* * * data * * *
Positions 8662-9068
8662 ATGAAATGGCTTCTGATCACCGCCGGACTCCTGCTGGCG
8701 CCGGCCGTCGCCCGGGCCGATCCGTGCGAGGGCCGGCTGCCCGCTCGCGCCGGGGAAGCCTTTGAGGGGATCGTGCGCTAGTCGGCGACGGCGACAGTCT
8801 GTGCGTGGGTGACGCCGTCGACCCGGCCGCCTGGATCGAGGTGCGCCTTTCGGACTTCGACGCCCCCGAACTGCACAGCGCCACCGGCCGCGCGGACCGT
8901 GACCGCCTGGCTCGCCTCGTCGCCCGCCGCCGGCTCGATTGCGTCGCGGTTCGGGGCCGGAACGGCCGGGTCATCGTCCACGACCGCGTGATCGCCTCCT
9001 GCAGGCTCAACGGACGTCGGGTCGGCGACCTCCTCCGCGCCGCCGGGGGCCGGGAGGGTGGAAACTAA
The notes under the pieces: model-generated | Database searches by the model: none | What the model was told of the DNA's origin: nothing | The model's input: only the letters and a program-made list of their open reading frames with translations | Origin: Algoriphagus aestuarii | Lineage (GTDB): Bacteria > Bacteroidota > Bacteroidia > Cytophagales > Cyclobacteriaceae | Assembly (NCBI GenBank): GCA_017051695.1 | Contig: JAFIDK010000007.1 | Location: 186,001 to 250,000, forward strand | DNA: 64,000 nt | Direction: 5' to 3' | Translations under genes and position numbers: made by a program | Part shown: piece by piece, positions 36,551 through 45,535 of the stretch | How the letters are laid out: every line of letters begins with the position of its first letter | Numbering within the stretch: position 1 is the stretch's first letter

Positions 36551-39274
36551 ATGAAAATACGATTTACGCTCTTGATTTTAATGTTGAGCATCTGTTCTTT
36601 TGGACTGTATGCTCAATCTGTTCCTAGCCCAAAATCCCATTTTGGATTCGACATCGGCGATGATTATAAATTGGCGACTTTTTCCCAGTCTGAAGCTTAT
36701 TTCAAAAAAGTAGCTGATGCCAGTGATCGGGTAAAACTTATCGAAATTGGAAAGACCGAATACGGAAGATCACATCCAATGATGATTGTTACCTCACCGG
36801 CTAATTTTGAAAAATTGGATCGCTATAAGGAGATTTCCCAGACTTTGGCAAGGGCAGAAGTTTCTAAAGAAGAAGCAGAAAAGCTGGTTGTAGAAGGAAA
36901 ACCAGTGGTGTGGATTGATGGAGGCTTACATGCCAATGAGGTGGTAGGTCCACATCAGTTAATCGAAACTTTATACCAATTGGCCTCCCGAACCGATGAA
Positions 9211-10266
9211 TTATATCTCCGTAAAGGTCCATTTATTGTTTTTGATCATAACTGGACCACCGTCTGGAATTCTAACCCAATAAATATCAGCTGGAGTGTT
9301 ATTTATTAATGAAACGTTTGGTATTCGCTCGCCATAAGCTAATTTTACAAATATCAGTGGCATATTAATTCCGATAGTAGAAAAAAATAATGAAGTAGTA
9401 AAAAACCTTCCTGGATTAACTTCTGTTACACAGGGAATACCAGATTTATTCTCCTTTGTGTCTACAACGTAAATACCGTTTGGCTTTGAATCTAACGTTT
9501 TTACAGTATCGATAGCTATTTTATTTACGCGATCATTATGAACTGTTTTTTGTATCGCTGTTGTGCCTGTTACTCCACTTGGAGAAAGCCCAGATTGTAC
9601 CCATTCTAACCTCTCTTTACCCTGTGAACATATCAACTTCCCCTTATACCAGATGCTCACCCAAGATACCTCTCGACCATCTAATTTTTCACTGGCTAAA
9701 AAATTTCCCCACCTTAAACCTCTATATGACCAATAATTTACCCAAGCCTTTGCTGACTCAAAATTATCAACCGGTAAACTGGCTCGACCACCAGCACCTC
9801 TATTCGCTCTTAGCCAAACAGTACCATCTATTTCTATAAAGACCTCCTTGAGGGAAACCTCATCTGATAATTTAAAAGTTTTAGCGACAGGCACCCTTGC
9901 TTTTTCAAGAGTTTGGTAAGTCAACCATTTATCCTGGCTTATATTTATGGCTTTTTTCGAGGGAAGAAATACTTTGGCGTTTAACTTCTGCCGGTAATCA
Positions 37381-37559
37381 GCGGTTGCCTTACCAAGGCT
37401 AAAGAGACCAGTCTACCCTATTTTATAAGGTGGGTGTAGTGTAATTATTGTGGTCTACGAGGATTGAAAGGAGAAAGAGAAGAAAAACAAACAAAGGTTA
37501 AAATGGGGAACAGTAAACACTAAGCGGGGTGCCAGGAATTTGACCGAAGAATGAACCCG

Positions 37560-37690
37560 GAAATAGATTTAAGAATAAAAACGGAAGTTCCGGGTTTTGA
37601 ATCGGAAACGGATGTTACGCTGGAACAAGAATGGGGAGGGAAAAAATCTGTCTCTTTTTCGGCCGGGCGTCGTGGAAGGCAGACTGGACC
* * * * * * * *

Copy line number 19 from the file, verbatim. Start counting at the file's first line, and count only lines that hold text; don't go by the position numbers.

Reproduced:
9601 CCATTCTAACCTCTCTTTACCCTGTGAACATATCAACTTCCCCTTATACCAGATGCTCACCCAAGATACCTCTCGACCATCTAATTTTTCACTGGCTAAA